As my friend Arabelle Sicardi says: beauty is terror. A desire to be beautiful can drain two hours a day for your face alone. A desire to be beautiful can also send you screaming from your boudoir—and the torture devices you keep locked in its drawers.
Trans women are under an immense amount of pressure to ‘pass’ as cisgender women. In fact, many trans women must ‘pass’ in order to walk the streets safely. More rewards and opportunities are bestowed upon conventionally attractive, ‘feminine’ trans women. Every girl should do what she has to do to feel safe, loved, and secure.
That said: the necessity to ‘pass’—the idea of ‘passing’ itself—is bullshit.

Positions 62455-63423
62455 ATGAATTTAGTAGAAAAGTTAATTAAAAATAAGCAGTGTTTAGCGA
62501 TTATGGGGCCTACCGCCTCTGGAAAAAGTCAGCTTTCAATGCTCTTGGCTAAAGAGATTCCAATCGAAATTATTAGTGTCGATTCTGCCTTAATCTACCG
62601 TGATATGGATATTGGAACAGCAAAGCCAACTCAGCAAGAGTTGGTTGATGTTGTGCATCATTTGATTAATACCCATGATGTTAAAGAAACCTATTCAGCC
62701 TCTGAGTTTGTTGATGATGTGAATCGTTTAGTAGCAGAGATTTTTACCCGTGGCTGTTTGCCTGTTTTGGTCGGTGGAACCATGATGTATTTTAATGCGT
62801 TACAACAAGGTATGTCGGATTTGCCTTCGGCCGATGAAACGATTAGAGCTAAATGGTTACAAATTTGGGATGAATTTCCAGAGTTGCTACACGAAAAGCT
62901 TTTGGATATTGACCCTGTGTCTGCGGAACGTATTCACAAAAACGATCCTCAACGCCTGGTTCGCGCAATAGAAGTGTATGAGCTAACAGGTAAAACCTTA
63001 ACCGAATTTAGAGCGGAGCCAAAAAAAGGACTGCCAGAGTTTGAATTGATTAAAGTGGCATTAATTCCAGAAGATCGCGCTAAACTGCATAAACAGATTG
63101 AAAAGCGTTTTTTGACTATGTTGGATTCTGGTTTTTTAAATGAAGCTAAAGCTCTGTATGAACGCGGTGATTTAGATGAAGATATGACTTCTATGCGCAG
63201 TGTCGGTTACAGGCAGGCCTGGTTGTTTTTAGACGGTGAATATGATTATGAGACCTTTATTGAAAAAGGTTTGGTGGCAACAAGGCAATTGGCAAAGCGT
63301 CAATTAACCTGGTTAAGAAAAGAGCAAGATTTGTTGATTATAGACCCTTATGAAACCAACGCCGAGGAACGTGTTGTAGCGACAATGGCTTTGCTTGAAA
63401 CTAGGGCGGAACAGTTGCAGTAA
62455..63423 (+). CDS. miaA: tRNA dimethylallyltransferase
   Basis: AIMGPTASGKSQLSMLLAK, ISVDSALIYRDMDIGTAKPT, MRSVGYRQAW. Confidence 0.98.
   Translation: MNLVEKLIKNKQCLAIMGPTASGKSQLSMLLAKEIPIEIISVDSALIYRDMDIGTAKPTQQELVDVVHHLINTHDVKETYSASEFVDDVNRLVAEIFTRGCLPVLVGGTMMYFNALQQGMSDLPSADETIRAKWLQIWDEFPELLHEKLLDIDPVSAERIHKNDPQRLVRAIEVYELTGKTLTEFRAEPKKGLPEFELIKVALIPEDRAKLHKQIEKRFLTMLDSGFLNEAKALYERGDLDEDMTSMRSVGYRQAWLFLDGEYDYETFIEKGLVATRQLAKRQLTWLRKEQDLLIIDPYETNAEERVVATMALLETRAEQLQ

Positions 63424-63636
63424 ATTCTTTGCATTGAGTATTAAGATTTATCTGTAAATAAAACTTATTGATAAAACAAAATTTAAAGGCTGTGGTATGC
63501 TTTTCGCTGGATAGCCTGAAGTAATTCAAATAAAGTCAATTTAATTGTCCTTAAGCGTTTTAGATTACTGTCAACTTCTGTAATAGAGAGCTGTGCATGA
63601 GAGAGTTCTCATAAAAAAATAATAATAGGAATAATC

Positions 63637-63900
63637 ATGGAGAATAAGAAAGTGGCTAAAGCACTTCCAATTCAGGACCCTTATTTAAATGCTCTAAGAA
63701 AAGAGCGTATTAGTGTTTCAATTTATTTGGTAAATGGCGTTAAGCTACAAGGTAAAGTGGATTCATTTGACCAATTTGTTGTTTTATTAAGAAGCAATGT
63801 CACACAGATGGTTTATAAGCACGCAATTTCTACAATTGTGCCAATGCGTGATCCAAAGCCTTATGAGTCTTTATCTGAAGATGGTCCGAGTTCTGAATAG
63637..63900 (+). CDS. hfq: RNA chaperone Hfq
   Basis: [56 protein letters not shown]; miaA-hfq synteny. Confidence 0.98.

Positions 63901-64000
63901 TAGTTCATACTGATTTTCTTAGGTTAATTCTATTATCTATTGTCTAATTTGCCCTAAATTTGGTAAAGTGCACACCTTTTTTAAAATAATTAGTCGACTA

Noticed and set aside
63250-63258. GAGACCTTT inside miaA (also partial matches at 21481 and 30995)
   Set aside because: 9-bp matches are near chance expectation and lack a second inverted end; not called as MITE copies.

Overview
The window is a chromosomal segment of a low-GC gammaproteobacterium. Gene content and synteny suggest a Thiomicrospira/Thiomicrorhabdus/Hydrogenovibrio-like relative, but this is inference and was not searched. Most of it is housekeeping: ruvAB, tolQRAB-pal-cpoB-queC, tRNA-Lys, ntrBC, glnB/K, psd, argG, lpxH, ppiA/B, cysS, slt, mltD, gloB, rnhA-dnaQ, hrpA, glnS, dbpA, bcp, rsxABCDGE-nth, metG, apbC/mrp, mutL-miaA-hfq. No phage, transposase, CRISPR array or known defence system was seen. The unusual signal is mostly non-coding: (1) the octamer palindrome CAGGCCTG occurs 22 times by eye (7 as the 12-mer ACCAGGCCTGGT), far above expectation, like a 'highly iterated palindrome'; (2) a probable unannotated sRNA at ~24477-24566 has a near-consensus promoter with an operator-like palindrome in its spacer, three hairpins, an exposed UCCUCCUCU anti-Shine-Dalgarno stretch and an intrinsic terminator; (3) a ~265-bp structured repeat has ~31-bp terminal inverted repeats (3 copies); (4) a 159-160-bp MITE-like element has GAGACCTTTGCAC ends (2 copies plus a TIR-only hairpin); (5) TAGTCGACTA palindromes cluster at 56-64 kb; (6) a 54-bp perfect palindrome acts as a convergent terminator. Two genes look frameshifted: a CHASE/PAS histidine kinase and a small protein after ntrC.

There are so, so many ways to look like a ‘woman’—there are so many different women to be. Before I am an advocate for trans rights, I am an advocate of gender fluidity. When it comes to beauty—trans or otherwise—there are no right answers.”
ON TRANS MODELS:
“Designers are more likely to put ‘masculine’ womenswear or ‘feminine’ menswear on conventionally attractive, cisgender models—otherwise, it’s too hard of a sell. There really aren’t that many openly trans models getting major fashion work right now. All these press outlets keep coming out with these ‘top trans model’ lists—but half the girls in there are artists or actors (hi) or reality TV stars… or dead. I love fashion—and I cherish my work in the industry—but I’m an actor, I’m shaped like a potato...it took me a while to even feel comfortable with the word “model.” I’m not a model’s model: I’m not Karlie Kloss! The fact is, most trans models are doing unpaid print editorials because trans models are ‘edgy.’ I want to see trans models getting paid because they’re beautiful. Trans women are the most beautiful women on the planet.”